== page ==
It began innocently enough. I bought a rain barrel, recycled from its former life holding some undefined foodstuffs, so that I could support a charitable event.
My city is celebrating its centennial with a series of water-themed events. This was to climax in a River of Light during which lighted rain barrels would be ushered downstream by dozens of kayakers. It was going to be magnificent. Unfortunately, nature (or global warming, or climate change, or God) intervened with a flood. The river was too high and too fast, and the river banks became unstable. So, the River of Light became an Artistic Installation of Light on higher ground.
Actually, it was just as impressive as the original plan. More so, in fact, given the short time there was to make it happen. It was beautiful, dramatic, and interactive. Something for everyone. It’s not often you can have an artistic family friendly light-and-sound event in the middle of the night, if you don’t count Guy Fawkes night.
Anyway, I bought a barrel ($70) to support the cause, and because I thought it would be very cool to have a water-and-light feature controlled remotely and changing colour at my will in my back yard. When I brought the barrel home, I presumed it would be a simple thing to put it under a drain pipe and let it do its thing. I was so naive. As soon as I put it in the vicinity of the downspout, I realized I had trouble.
First of all, I had to raise it up so that I could put a watering can, or a plant pot, or a small child, under the tap that was within six inches of the ground. So, I went out and bought four cinder blocks ($13). They were ugly, but they did the job. However, because the cinder blocks were not pretty, I also bought a partial barrel ($15) to cover them up.
Then, I couldn’t put the barrel and it’s cinder block/partial barrel base directly under the downspout because the side of the house is on a slope. I had to put it around the corner to the spout. In order to do this I had to ensure that the barrel would sit level. For this I needed to remove some patio paving stones and replace them with rocks. So, with only a momentary twinge of guilt, I used one of my children’s long-forgotten rock collections. I knew I had kept them for a reason.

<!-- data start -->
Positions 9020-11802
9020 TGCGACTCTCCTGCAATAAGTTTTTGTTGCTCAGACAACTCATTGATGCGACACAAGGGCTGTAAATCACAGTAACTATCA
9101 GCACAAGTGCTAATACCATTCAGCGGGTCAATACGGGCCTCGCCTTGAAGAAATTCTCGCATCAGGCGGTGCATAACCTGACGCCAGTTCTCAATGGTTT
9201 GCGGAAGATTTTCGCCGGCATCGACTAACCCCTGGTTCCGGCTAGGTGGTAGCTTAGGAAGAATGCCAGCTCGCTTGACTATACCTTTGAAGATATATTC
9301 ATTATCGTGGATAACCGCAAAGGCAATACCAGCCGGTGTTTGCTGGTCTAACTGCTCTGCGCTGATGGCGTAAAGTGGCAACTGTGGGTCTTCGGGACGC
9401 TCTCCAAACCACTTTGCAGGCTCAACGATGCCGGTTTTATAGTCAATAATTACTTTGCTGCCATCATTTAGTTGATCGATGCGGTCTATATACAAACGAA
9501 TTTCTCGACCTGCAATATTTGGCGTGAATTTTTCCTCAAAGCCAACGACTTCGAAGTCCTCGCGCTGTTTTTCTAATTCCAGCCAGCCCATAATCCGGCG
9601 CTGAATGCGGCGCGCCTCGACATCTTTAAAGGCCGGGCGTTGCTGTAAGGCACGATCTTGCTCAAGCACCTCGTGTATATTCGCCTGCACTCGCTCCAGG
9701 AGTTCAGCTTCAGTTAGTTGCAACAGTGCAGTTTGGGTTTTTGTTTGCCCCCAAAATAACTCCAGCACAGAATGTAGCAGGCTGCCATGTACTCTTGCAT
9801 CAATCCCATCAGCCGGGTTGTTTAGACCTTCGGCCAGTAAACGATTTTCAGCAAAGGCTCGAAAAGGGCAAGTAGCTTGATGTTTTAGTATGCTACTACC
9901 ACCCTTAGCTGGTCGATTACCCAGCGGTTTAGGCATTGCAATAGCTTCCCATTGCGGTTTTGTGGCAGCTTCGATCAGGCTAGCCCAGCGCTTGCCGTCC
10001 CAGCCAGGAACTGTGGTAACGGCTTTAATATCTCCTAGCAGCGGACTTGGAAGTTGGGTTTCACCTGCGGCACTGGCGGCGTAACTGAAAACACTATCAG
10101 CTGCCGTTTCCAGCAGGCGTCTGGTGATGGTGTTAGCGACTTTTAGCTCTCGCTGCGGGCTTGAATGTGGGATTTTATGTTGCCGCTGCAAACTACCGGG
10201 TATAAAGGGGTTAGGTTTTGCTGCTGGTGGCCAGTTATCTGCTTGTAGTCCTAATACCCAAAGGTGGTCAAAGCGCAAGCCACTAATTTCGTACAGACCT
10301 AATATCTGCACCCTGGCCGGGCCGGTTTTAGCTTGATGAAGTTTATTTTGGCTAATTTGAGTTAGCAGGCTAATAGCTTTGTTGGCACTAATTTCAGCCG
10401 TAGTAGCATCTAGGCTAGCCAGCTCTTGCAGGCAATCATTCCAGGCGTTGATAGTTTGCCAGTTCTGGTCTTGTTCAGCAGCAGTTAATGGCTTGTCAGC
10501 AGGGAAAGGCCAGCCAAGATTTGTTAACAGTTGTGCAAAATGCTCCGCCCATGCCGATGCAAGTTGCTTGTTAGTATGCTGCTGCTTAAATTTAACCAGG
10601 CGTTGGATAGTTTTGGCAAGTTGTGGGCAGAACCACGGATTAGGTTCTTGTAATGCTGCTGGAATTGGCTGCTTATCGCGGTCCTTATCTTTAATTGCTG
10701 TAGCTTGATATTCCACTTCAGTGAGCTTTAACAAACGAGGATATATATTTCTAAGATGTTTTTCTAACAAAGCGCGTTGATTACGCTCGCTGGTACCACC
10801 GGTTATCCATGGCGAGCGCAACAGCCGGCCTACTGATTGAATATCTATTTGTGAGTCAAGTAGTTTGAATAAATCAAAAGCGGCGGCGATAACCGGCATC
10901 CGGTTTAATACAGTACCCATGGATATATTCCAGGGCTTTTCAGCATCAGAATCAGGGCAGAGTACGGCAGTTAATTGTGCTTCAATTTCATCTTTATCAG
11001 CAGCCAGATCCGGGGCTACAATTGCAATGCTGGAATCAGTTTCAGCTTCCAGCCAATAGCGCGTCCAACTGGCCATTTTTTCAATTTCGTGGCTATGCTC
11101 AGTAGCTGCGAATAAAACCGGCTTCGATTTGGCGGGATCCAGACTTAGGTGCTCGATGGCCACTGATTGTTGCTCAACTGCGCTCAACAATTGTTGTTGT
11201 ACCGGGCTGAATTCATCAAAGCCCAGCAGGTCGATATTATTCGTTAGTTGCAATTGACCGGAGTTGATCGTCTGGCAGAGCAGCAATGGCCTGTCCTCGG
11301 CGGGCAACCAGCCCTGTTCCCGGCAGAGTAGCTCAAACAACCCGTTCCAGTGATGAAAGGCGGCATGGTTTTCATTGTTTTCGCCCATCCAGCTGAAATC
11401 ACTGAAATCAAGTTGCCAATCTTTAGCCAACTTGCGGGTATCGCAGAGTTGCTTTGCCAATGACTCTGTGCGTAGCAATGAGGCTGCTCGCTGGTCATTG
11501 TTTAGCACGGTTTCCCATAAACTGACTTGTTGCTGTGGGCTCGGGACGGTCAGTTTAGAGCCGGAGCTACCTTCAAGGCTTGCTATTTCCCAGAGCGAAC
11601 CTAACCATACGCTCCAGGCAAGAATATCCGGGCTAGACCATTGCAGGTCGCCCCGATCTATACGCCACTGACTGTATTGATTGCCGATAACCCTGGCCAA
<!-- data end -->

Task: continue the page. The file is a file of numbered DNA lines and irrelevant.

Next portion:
At this point I had to reconfigure the downspout so that water would actually go into the barrel. This would require two elbow bends. I went to the hardware store and bought the bends ($6), even though I could only get white or brown ones, instead of the black that would match the downspout. As soon as I took them to the corner of my house, I realized that I had bought rectangular elbows instead of square ones. Why is this so difficult? I took them back and replaced them with one square one. (In the interim I had realized I could repurpose a black elbow.) I asked the man at the store how to fit one inside the other when they are both the same shape. He said “You have to squish them. No, you have to squish ONE of them.” I thanked him for his advice.
With great trepidation, I started to hacksaw the downspout. Once I had made a hole in it, I tossed all caution to the wind and used tin snips to cut off the drain pipe at the appropriate location. It wasn’t pretty, but I it worked. Using standard dressmaking techniques, I cut the corners and made metal darts, as if I were constructing a blouse. Squishing is for rookies.
I put the narrow end of the drain pipe into the square elbow bend and, voila! I had created an engineering marvel. Great. Now all I had to do was wait for it to rain and watch my barrel fill. In my innocence, I expected this to take weeks. I could not have been more wrong.
The next day we had an apocalyptic thunderstorm. It came with lightning, hail, and lots and lots of rain. My 50 gallon barrel filled in less than 15 minutes! Water was gushing over the top of the barrel and up against the house. It was a mess. I panicked. I’ve watched enough HGTV to know that it is not good to have water up against the house.
Fortunately, I had the foresight to buy an extra hose ($3 from a recycling store) and was able to attach it to the overflow outlet. I was outside in summer clothes and flip-flops, getting very wet, with water falling all around me, water coming out of the overflow hose, and water still splashing up against the house.
Today I bought an additional hose ($13 from a hardware store) and attached it to the outlet at the bottom of the barrel. I used it to add yet more water to my shrubs and to half-empty the barrel.
They say we can expect more rain tomorrow.